For most of my life yoga has been a private affair, which I didn’t really share with anyone else until I started teaching. Being a very introverted person, I never entangled with the yoga community beyond my own teacher; when I started teaching in studios I was frankly quite surprised that many people in the local yoga community seemed to think yoga hadn’t been written about much throughout history, and that there wasn’t much information to glean other than going to asana-only classes.
I am here to tell you there is an enormous amount of information out there, and much of it is absolutely free. Around about the middle of the 19th century India started translating and disseminating a great deal of its philosophy, art, religion, and so forth into English to try to show the world India as an advanced culture with much to offer. This was, in part, in hopes of being freed from the imperial designs of Britain, were the world to see that India deserved more than a place of servitude and submission.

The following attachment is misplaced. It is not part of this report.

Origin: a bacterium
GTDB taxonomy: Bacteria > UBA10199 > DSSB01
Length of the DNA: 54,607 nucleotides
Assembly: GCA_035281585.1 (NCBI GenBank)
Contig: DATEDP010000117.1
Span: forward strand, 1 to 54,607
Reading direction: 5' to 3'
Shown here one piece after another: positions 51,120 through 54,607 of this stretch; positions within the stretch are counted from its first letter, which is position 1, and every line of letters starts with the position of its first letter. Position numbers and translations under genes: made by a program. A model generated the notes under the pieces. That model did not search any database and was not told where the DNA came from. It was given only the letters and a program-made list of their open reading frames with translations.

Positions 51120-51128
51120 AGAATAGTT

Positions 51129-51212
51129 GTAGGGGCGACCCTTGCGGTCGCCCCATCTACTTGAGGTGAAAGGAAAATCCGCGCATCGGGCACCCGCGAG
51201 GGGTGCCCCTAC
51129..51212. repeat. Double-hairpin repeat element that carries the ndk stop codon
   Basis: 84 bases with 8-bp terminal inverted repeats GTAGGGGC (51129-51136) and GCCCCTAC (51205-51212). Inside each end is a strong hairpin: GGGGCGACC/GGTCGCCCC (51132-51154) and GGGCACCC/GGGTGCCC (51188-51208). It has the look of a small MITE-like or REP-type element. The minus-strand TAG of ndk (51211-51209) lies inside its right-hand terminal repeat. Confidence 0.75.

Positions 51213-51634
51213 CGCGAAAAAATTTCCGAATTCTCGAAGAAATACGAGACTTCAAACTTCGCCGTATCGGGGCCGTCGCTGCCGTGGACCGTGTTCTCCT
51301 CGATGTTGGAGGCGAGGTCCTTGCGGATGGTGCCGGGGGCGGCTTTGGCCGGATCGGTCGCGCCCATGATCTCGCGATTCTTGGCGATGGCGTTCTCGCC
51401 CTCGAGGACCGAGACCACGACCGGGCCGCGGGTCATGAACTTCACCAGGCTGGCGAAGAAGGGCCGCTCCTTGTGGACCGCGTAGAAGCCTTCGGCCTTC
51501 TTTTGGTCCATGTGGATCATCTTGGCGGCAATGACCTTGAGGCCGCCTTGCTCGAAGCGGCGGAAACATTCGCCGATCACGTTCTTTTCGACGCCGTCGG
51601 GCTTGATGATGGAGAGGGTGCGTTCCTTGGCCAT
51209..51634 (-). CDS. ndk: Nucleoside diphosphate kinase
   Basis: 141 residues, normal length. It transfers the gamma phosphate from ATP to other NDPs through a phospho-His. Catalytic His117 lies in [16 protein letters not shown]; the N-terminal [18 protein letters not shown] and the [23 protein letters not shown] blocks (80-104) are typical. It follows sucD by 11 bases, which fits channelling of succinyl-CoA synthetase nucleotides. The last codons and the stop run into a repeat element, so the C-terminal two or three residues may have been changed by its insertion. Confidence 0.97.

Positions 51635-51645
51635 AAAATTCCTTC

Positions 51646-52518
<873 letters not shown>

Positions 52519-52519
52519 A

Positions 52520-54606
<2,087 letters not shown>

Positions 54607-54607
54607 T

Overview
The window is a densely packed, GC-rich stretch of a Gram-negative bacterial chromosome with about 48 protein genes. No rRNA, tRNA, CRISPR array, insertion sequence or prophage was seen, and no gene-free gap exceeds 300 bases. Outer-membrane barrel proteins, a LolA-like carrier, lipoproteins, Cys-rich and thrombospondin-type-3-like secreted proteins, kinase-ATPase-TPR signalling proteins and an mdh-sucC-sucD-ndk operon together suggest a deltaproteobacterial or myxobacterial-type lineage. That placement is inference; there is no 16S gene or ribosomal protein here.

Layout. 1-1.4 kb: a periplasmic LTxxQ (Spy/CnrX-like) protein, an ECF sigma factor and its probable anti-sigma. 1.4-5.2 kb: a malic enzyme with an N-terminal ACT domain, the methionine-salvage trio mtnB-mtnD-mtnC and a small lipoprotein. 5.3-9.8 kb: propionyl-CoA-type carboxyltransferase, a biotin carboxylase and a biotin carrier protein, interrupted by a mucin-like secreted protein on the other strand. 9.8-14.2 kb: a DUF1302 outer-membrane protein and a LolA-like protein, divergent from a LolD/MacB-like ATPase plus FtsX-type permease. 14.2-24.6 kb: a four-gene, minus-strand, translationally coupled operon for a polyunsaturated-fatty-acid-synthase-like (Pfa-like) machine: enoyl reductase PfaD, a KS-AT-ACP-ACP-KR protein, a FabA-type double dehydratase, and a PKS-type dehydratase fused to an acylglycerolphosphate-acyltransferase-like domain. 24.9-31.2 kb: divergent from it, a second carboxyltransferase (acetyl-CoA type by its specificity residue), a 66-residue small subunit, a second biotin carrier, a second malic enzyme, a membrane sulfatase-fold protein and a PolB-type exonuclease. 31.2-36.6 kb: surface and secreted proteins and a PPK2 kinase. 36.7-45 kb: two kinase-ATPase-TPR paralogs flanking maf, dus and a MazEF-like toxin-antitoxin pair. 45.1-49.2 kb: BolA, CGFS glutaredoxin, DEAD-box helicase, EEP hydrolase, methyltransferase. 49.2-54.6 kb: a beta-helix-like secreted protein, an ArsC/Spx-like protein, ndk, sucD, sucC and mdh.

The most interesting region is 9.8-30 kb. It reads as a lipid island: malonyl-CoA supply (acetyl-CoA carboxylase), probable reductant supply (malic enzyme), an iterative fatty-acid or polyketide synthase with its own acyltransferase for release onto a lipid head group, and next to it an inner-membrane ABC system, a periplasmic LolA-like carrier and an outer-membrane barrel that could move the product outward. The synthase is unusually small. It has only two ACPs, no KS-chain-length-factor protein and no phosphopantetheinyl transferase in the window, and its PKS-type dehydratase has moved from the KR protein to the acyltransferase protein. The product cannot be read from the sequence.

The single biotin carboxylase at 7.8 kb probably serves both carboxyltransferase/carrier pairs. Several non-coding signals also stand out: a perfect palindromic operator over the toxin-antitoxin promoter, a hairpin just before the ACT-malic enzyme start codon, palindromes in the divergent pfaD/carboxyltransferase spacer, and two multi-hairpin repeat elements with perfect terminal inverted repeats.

Many of these translations are on the internet for free now, often with multiple translations to choose from. Many people don’t know how to proceed to become more literate in yoga, it’s history and philosophy, so here, I will point the way: Swami Nikhilananda’s translations of the principal Upanishads are a great start. I suggest you read at least Kathopanishad, and the Mandukya Upanishad along with the Guadapada Karika. Not only is it free, but these are very clear solid translations. I also suggest the Shiva Sutras of Vasugupta and the Yoga Sutras of Patanjali....there are many many different translations out there. Chandra Vasu’s translations of the Shiva Samhita and the Gheranda Samhita. You can also find the Goraksha Samhita and Hatha Yoga Pradipika free online.
I am here to tell you there is an enormous amount of information out there, and much of it is absolutely free.
It is important to realize to understand one book, you often have to read many. If more than one translation is available, read them all. This is the way it is when you are reading something in translation, especially the more different the time, culture, and place of the text. To make it even easier for the local yoga community, I have done a lot of the heavy lifting for you, and am now teaching many of these books in my yogic textual studies series.
Asana (postures) are very important for health and discipline, but focusing on them alone is just hovering at the doorway of yoga without ever bothering to walk in. Don’t be shy, come on in!